8-Year-Old Who Found True Love Dies of Cancer

PHOTO: David Spisak, Jr., 8, had been battling cancer for six years. Before having to withdraw from second grade because of the disease, he found the "love of his life," Ayla, in art class.PlayWTKR
WATCH Cancer-Stricken Boy Finds Love of His Life

David Spisak Jr., the 8-year-old with cancer who found the love of his life, has died.

"There's never been a morning with such sadness as today and no words will do it justice but I'll try," David's mother Amber Spisak wrote on Facebook yesterday. "Our little man's last moments were laying with his mommy and daddy in the middle of the night, with a house full of family, friends and loved ones after days of being surrounded by love. This day was supposed to come about 9-10 months ago but David just wasn't done living yet so he made his own timeline and defied the rules."

She continued: "I'm not ready to say things happen for a reason or a message of rainbows and sunshine just yet, but our baby boy was a fighter, a beautiful soul, a force to be reckoned with and of all the things, he is most definitely a hero. Rest easy sweet boy, you fought an unfair fight with the strength of a thousand soldiers that I could've never done...but you did it with grace; no more struggling. Just rest."

Spisak told ABC News in November that David was first diagnosed with leukemia when he was 2 and beat cancer three times before his diagnosis in March. He underwent extensive chemotherapy treatment.

With a fourth cancer diagnosis, David would have to spend more time in the hospital, unable to play with other children.

"We just decided it was time to give him a childhood,” Spisak said. “If the outcome was going to be the same, if he was going to continue to get cancer, we decided that if he wasn’t going to win, that we would give him everything right now.”

In March, doctors told the Spisaks David would live four to six weeks without treatment.

But months passed and David looked well. He was well enough to start second grade in September.

It was there in school where David met Ayla, a girl in his class, who his mother said he had a crush on.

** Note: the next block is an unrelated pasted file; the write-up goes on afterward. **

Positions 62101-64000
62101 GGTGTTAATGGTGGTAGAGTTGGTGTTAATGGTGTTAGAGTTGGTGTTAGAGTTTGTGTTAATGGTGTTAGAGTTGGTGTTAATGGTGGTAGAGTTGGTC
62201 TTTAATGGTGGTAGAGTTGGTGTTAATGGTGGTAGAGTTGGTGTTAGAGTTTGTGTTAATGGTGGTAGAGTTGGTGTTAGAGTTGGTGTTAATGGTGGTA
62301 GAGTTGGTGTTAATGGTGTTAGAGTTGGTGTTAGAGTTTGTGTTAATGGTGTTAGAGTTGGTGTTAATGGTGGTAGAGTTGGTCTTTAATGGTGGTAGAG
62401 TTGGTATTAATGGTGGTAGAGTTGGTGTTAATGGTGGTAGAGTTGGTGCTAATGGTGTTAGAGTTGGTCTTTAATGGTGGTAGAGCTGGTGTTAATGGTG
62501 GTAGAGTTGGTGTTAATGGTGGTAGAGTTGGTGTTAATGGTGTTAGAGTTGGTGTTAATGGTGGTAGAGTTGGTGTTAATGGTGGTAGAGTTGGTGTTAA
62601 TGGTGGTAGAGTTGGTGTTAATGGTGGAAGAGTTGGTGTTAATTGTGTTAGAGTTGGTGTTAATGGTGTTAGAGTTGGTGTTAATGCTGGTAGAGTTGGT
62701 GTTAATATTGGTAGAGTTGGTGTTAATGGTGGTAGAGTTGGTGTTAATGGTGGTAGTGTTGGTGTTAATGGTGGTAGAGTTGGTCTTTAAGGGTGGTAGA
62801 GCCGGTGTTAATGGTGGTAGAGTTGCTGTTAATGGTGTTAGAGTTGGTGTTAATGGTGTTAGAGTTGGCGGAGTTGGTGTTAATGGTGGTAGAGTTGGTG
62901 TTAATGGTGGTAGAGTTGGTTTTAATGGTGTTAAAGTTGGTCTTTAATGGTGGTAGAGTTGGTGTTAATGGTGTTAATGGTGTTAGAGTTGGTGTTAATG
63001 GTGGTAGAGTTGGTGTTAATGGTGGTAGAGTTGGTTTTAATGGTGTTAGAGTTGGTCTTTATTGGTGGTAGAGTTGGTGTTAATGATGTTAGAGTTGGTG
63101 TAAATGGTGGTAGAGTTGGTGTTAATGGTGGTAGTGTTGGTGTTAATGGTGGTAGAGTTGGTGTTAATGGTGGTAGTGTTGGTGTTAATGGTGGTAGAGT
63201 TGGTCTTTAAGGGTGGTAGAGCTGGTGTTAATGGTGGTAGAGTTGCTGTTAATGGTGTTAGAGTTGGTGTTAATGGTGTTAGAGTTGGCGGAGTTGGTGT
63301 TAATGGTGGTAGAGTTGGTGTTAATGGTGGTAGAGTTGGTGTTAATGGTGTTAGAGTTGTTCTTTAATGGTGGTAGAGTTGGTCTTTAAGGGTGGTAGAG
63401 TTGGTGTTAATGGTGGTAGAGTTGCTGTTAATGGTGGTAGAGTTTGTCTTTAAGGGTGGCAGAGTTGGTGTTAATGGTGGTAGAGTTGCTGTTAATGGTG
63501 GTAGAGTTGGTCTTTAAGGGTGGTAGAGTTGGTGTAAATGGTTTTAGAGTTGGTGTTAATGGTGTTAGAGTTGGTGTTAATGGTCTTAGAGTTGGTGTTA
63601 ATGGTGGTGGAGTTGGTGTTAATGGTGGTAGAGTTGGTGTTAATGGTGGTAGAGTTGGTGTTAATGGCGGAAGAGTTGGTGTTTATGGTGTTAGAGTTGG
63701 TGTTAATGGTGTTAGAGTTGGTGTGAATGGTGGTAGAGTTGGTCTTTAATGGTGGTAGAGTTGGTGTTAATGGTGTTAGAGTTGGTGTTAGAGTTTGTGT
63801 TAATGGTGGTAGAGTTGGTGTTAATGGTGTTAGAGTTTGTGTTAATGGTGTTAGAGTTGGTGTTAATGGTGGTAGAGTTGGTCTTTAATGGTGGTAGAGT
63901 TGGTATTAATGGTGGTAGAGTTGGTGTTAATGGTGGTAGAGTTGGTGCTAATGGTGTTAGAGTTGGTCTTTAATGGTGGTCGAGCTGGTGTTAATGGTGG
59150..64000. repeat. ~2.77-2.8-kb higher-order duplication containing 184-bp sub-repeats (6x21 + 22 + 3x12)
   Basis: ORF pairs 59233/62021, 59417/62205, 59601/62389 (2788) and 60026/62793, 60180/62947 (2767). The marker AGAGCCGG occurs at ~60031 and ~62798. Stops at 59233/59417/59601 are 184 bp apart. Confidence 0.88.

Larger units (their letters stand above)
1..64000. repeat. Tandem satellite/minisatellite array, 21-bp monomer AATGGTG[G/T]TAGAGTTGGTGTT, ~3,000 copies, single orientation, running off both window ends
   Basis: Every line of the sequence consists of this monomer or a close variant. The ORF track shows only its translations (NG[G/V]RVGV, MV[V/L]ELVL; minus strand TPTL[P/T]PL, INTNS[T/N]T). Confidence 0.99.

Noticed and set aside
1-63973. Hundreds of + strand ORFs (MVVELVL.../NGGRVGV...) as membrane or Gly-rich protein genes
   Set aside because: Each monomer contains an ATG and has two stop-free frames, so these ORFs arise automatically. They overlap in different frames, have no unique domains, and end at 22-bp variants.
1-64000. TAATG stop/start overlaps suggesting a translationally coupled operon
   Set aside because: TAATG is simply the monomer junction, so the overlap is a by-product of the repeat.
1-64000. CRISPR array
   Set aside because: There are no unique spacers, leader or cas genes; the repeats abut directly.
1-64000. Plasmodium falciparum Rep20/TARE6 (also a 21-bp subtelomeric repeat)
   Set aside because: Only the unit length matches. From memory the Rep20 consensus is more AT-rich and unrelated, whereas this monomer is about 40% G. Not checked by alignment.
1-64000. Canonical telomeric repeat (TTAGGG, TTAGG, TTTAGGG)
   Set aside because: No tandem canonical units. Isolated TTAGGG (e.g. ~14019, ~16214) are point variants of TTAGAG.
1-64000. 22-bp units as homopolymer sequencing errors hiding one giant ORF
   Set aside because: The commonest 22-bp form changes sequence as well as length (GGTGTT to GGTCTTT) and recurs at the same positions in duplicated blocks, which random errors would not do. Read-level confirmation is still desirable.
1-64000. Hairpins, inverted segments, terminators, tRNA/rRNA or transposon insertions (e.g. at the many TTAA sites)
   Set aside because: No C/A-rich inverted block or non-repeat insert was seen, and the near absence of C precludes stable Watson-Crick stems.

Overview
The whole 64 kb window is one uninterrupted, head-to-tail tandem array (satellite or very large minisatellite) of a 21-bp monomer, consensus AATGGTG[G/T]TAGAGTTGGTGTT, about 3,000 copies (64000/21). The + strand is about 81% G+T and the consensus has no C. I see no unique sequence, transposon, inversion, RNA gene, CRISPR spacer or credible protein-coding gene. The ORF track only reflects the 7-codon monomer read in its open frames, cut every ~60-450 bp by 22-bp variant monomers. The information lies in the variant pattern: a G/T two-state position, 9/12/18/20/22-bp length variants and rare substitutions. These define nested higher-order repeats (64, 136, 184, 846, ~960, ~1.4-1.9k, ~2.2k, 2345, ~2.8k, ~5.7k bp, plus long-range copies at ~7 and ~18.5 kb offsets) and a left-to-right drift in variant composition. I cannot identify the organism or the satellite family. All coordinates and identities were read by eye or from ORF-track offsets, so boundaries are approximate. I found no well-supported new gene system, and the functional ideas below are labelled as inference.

After David’s disease pulled him from school, not only did his classmates write letters about how much Ayla, 7, missed him, but Ayla herself sent multiple letters with her phone number "all over," according to Spisak.

“He said, ‘Actually, she's kind of like the real Snow White because she's so kind, especially to me because she loves me,” Spisak said.

David and Ayla’s bond proved even more special when he asked her out on a date, planned by both their mothers, to a bowling alley with a teddy bear and flowers.

By the end of the date, David had lived more than many 8-year-olds: he had his first date and his first kiss (on the cheek). At one point, he even stood up from his chair, walked and bowled standing up, his mother said.

"He was just so determined for her, he really pushed himself for her," Spisak said. "Once we realized that this wasn’t the typical elementary school crush, once we saw this heartfelt connection that they have, we were so happy that she came into his life and that he came to her life for some reason."

“We never thought he was going to ever experience this because his time is so limited, but we saw it and it's real,” she added.

Sadly, David died in the early hours of Thursday morning at home, according to Christy McCloud, founder and CEO of the nonprofit organization Adipsy, which has provided meals for the Spisaks during this difficult time.

"We're deeply saddened and doing everything we can in assisting to make this as easy as possible," McCloud told ABC News today. "[David's mom] feels pretty numb right now, so a lot of her friends are rallying around her to help get her through things."

McCloud said the family pulled David from the hospital Sunday so he could die comfortably in his own home.

Adipsy will also be assisting the Spisaks with funeral arrangements for their son.

"One of the things [David] said was that he wanted to be a hero, so his mom wants to give him a hero funeral," McCloud said.

ABC News' Esther Castillejo contributed to this report.